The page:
Prince Charles praises the work of Royal Mail
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The British postal service was originally established in 1516 as a department of the Government but has changed drastically since then. Today, the company provides mail collection and delivery services throughout the UK, which are processed in one of its 1,400 delivery offices. But some have been lost with time.
In 2015, the ‘Hidden Spaces’ project was started to uncover some of Birmingham’s hidden architectural landmarks – including a huge sorting office beneath the surface of the modern upmarket Mailbox shopping centre.
Incredible photos and images showed that most of the original fabric of the Seventies letter and parcel sorting office that once stood still exists – including a tunnel that does not appear on any maps.
Up until the Sixties, the Royal Mail’s Birmingham postal centres were based in two buildings on Victoria Square, connected by a bridge.
But in 1970, a huge new sorting office was build, adjacent to the city’s canal and an underground connection was to be made to New Street station.
And so a 400-metre-long tunnel was constructed to allow small electric trucks known as BRUTEs (British Rail Universal Trolley Equipment) to pull cages full of letters and parcels straight off the trains to the sorting office.
It is said that the link was so secure that jewellers across the city would post their diamonds to themselves on a Friday evening, as it was cheaper than storing them in a vault over the weekend.
Although the tunnel does not appear on any maps, it still exists.
In 2018, 20 photographers were given rare access inside.
The Royal Mail sorting office was moved to Aston in 1998 and a year later ambitious developers bought the site which now houses shops, restaurants and bars.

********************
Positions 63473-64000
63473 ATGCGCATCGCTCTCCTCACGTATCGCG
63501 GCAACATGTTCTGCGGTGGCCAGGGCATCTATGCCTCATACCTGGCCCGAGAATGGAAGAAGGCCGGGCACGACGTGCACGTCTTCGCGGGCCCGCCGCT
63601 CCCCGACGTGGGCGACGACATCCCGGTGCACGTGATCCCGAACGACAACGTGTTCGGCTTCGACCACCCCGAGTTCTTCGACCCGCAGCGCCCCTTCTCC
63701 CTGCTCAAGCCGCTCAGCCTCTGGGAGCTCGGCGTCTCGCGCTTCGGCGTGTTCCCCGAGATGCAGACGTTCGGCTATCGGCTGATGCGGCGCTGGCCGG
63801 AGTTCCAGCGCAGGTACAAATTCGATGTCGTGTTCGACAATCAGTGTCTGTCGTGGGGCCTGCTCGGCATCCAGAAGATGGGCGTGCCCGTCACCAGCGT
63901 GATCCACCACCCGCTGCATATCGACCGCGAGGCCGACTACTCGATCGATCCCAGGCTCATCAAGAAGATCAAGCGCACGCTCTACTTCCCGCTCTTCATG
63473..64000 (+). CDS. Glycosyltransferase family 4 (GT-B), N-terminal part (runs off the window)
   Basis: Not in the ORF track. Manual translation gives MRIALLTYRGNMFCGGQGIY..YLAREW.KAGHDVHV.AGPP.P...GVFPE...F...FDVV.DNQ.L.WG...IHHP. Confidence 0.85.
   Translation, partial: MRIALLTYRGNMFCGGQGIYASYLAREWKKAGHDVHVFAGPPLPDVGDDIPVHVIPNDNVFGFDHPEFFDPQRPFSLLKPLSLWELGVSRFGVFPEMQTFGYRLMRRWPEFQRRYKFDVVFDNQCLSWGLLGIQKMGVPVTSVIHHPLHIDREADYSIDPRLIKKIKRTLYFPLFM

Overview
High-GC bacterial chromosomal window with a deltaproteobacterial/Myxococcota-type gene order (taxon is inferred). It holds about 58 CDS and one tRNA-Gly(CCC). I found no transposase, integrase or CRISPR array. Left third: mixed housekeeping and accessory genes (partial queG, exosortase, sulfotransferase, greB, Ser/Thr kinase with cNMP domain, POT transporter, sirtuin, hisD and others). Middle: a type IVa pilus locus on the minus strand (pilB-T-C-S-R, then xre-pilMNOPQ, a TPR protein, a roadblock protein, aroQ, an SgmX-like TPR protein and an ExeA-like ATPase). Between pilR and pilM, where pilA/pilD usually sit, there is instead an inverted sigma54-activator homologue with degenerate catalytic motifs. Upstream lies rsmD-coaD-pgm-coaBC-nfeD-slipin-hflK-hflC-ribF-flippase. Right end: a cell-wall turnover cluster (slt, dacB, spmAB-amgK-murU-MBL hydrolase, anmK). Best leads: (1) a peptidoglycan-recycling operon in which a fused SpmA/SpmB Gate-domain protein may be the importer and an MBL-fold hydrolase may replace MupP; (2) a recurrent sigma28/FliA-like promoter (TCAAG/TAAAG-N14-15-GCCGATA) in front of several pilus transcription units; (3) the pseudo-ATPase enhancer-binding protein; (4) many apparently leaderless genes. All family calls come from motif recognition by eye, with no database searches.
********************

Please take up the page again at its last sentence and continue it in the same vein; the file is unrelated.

It is not the only underground railway network of Royal Mail, though.
The Post Office Railway, also known as Mail Rail, is a two-foot driverless underground railway built by the Post Office with assistance from the Underground Electric Railways Company of London, to transport mail between sorting offices.
Inspired by the Chicago Tunnel Company, a plan in 1911 evolved to build a 6-and-a-half mile-long network from Paddington to Whitechapel serving the main sorting offices along the route as road traffic congestion was causing unacceptable delays.
It opened in 1927 and operated for 76 years until it closed in 2003.
A museum within the former railway was opened in September 2017.
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Mail Road engineer Ray Middlesworth said the railway is a well-kept secret but believes people should learn more about its rich history.
He stated: “The most common misconception when you tell people what you do is they think you work on the London Underground.
“People don’t know that Royal Mail had its own underground railway and it takes a little while to get used to the idea of that.
“If you intend to take ownership of it, then it becomes your own personal system, even though it’s the Royal Mail’s you do take care of it.
“It’s got a lot of history and people’s lives wrapped up in it, so it’s nice to see something continue going on from its path.”
In its first year of operation (2017–2018), the trains performed 9,000 trips totalling 6,213 miles, with the railway and museum hosting over 198,000 visitors.
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